Can't go home again
Exiled former first lady Imelda Marcos said yesterday that if the Philippines government allowed her to come home, every day would be Christmas. "I do hope that one day I will be allowed by the government of the Republic of the Philippines to...love my countrymen freely," Marcos said in a holiday message sent to news organizations in the Philippines. "You can be sure that with your former first lady, Mother of the Country, when I come home, Christmas will not be for a day," she added. "I will make it Christmas every day and make every day a day of giving and a day of love." The government refused to allow the late President Ferdinand Marcos and his family to return from Hawaii, where they fled when he was ousted in a popular uprising in l986. He died in Septembaer 1989. His successor, President Corazon Aquino, has said the sufferings of the Filipino people were caused in large part because Marcos and his associates looted the treasury of billions of dollars during his 20-year rule. Wayne Newton will headline California Gov.-elect Pete Wilson's inaugural party next month. The Las Vegas entertainer was invited by his friend and high school classmate, Gayle Wilson, the wife of the Republican senator, who will be sworn in Jan. 7 as California's 36th governor. The party Jan. 6 at the Arco Arena in Sacramento will feature a stage show with actors Charlton Heston and Arnold Schwarzenegger, and the host will be Mary Hart of television's "Entertainment Tonight," Wilson's office said. All three were active Wilson supporters during the campaign. Also performing will be opera singer Julia Migenes, the Kingston Trio and comedians Fred Travalena and Gallagher. The gala, with tickets starting at $100, is privately funded. Arnold Schwarzenegger's new "Kindergarten Cop" film has been flunked at the school in Astoria, Ore., where much of the movie was made.After previewing the film, Astor Elementary School Principal Judy Bigby and Astoria School District Superintendent Len Carpenter dropped plans to take all the children from the school to a special showing. Bigby said the film, rated PG-13, included unnecessary nudity, excessive violence and bad language, making it inappropriate to show at a school function. Dozens of Astor Elementary School children appear in the film, as does their school--spruced up by Universal Studios, whose officials could not be reached during the holiday for comment. At Astoria's Liberty Theater, where the movie is playing, manager Glen Schaefer said he was disappointed that the movie included material unsuitable for the youngsters who appear in it. But he said reaction from moviegoers at the theater has been favorabl.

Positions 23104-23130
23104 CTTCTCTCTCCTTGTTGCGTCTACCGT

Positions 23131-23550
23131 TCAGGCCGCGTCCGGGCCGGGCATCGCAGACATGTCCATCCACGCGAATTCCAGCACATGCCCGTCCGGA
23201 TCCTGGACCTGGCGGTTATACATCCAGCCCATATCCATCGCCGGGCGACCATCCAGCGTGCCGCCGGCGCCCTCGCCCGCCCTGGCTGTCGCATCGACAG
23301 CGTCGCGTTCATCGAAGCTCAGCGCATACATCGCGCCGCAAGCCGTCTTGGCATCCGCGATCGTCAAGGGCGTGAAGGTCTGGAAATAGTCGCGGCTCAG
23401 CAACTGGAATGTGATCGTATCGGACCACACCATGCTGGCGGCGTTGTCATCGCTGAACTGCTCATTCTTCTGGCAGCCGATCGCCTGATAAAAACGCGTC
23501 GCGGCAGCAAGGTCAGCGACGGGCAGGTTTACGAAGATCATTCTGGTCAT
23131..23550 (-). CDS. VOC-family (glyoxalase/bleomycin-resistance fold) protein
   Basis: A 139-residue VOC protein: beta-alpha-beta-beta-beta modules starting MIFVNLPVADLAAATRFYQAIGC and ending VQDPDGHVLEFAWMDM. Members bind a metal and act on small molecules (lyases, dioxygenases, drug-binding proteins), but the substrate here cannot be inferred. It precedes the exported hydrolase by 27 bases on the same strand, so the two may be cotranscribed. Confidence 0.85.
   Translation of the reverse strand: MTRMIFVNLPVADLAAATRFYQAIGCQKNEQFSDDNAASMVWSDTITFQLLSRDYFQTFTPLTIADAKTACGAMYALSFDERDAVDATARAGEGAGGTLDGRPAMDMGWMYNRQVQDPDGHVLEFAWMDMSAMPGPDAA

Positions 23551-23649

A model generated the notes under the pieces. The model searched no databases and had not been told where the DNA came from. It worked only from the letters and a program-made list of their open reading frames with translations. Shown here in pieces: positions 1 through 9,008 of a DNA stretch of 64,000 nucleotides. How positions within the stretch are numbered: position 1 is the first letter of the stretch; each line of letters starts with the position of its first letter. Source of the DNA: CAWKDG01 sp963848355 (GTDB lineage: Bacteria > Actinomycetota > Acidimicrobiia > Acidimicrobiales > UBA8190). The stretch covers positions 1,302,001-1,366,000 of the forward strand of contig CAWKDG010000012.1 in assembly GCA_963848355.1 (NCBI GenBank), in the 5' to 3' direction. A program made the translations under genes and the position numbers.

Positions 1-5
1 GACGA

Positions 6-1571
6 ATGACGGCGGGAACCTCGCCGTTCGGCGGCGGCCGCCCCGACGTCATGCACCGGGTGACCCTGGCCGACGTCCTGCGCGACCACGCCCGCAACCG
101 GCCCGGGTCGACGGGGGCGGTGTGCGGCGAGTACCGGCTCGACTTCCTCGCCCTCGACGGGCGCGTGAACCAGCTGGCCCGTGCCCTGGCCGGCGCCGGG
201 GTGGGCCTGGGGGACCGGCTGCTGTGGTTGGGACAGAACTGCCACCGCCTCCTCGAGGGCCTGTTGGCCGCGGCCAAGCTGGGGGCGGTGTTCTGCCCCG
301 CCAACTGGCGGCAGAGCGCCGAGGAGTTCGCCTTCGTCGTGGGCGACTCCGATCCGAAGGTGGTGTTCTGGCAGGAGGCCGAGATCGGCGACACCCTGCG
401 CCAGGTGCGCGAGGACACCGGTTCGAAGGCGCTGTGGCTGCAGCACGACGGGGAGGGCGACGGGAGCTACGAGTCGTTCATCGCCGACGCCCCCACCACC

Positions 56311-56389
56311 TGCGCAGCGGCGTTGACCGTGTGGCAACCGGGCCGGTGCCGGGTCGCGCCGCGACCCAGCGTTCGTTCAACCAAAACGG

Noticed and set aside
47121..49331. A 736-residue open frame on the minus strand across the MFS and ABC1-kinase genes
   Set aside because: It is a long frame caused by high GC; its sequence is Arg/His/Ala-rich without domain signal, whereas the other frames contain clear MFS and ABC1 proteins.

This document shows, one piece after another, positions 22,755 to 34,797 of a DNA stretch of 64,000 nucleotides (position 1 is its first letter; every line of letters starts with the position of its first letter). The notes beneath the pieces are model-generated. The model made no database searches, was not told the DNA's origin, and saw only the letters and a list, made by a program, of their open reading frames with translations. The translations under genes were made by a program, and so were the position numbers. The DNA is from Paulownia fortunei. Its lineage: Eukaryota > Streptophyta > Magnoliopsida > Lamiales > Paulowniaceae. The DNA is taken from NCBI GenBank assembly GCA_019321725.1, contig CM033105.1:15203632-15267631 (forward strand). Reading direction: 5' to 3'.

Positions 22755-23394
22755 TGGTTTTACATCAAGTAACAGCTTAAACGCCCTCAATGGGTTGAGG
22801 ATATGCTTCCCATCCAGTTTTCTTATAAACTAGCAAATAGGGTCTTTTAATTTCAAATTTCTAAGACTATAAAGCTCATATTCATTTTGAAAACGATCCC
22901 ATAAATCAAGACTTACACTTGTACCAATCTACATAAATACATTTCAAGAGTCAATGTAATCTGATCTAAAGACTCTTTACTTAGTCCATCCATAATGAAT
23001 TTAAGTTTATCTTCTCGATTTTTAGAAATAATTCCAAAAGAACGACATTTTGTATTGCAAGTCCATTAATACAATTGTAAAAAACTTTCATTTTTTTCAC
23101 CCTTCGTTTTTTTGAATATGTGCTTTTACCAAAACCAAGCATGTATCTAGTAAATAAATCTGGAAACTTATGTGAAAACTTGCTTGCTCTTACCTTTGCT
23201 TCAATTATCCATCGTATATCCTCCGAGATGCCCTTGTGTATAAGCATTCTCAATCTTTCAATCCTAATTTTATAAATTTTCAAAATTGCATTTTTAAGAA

A poor man's promise
Singer Lou Rawls, heading his 11th annual Parade of Starts Telethon for the United Negro College Fund on Saturday, says growing up poor on Chicago's South Side has made him determined that young black Americans will not be denied a higher education because they can't afford one. The telethon has raised more than $77 million for 41 private, predominantly black colleges and universities. Rawls, a four-time Grammy Award-winner, occasionally runs across young people his telethon has aided. "This young pharmacist kept staring at me," Rawls recounted recently. "Finally, I asked her if something was wrong. She said, 'I never thought I'd get a chance to thank you.' She told me she'd received her education with the help of the telethon. You can't put a price tag on experiences like that." Take heart, parents everywhere. George W. Bush, the president's son, doesn't always listen to his mother either. "That's crud. My mother's been telling me stuff to do for 44 years, and I haven't listend to 80 percent of it, the Texas Rangers owner says in M Inc. magazine, bristling at talk that first layd Barbara Bush kept him out of the Texas gubernatorial race last year. George W. scoffs at the hassles of being first son. I'm not going to miss my 40s. I'm not going to walk around worrying about being the son of a president," he, says. "Oooh, how burdensome." Just ask Neil.